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Patient Protection and Affordable Care Act (PPACA)

The Patient Protection and Affordable Care Act (PPACA), or Health Care Reform law, is a United States federal statute signed into law in 2010.  The University of Missouri System (UM) is meeting the requirements of this law. Navigate to the information you’re interested in by using these links:

This webpage does not cover all of the requirements of the law. You may wish to review the university’s PPACA FAQs for more information. Or consult HealthCare.gov for a full explanation of the law.

Employer impacts

The law requires that employers with 50 or more full-time employees—like the university—offer medical insurance to employees and their children up to age 26. Employers not offering medical insurance may have to pay a penalty to the government. The federal statute requires that UM:

  • Offer medical insurance coverage to certain variable-hour employees.
  • Establish and administer a measurement system and policies to determine which variable-hour employees are eligible.
  • Notify employees of their medical insurance choices, including the federal Health Insurance Marketplace coverage availability.

The university already offers medical insurance to benefit-eligible employees, but the PPACA requires the UM System to also offer medical insurance to variable-hour employees—specifically those variable-hour employees who work an average of 30 hours or more per week over a measurement period. A variable-hour employee is defined as one who works for the university but is not fully benefit eligible. In the past, the term “part‐time” has most commonly been used.

All newly-hired employees will receive the required marketplace notice.

Individual impacts

The PPACA requires that most Americans have medical insurance coverage, whether they get it from the university or another employer, a spouse’s or partner’s insurance, an insurance company, or the government. People who are not covered by medical insurance may have to pay a tax penalty. You can access information about the PPACA’s requirements for individuals and families at www.healthcare.gov.

If you are offered coverage, you may read about our insurance plans on the health programs webpage, and access tools to help you decide which plan is right for you.

Measurement periods

Under the PPACA’s requirements, variable-hour employees who work an average of 30 hours or more per week in all university jobs over a measurement period must be offered access to the UM System’s medical plans, although any employee may decline or waive the coverage. Measurement periods are determined by the university in compliance with PPACA regulations. These measurement periods apply only to variable-hour employees. Eligibility and enrollment information is provided on the medical insurance eligibility webpage.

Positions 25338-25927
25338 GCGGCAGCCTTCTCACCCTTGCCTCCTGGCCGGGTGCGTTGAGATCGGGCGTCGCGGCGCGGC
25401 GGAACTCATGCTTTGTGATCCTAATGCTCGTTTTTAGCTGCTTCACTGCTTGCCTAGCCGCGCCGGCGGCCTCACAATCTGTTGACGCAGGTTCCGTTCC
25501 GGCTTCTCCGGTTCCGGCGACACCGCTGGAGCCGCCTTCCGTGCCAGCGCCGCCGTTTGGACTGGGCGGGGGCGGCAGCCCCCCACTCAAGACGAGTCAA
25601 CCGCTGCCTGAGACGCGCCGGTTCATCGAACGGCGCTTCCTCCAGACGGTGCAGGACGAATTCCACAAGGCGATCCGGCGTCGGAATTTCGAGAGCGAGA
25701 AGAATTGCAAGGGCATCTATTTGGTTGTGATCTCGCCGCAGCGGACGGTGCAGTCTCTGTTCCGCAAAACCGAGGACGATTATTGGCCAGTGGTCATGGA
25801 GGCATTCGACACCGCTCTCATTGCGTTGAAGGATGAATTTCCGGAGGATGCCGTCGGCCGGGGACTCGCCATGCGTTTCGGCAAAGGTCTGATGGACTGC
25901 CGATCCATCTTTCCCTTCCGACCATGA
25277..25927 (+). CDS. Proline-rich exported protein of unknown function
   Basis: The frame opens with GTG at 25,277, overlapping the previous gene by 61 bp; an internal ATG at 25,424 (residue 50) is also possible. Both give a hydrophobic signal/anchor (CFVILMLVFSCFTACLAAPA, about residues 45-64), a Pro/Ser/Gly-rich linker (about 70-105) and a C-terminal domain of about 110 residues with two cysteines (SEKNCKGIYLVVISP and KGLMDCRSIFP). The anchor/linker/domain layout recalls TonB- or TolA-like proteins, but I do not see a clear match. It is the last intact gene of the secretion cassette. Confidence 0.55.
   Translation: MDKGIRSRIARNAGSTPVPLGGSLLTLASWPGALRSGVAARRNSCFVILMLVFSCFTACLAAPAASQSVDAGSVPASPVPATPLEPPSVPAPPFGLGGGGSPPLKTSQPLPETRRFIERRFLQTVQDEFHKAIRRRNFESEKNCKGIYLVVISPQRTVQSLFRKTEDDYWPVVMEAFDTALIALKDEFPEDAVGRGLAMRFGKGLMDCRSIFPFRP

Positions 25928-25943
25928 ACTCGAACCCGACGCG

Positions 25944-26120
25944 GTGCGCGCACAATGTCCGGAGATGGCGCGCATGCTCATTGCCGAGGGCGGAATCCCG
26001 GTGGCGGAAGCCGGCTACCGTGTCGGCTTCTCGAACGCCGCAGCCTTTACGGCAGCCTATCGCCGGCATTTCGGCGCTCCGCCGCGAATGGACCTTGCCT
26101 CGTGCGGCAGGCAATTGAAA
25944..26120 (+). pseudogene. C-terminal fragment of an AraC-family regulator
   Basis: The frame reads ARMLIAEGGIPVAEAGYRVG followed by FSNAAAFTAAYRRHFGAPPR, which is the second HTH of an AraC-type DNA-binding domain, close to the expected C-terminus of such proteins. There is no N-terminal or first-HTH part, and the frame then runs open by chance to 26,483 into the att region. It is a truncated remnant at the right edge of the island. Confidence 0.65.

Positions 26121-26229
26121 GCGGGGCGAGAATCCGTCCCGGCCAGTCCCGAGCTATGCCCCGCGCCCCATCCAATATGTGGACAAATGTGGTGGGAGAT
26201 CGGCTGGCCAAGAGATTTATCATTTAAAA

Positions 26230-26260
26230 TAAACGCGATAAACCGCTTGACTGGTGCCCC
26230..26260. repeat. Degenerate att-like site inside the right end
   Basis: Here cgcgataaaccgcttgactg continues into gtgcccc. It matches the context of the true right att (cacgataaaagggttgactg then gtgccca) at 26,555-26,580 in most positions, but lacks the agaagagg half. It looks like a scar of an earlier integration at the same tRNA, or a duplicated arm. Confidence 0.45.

There are two types of measurement periods:

New-hire measurement period

This is a 12-month measurement period that begins on the first day of the month after a newly hired, variable-hour employee begins work (unless hired on day one of a given month). For example, if your first day of work was June 16, 2016, your measurement period would run from July 1, 2016, to June 30, 2017.

The UM System measures an employee’s work hours after this period to determine if he or she has averaged 30 hours or more per week. If yes, the university notifies the employee that he or she has become eligible for university medical insurance via a written statement sent to his or her home address on file. The notification explains that the employee will be offered insurance for 12 months after eligibility.

Ongoing measurement period

The UM System offers medical insurance to eligible variable-hour employees for 12 months at a time, in accordance with the PPACA. The university re-measures variable-hour employees each year to be sure that these employees should continue to receive insurance in subsequent years.

The university’s ongoing measurement period is the same for everyone, regardless of when each employee was first offered insurance. The period is October 4 of one year to October 3 of the next year (e.g., October 4, 2015, to October 3, 2016).

No longer eligible

If an employee becomes ineligible for coverage, he or she will receive a written statement (delivered to the home address on file) indicating that he or she is eligible to be a COBRA participant for up to 18 months. ASI, the university's COBRA administrator, will then send an enrollment packet. More information on COBRA can be found on the COBRA webpage.

Appeal

All employees have the right to appeal their offer of coverage or appeal their eligibility of coverage by contacting the HR Service Center.

Reviewed January 13, 2016.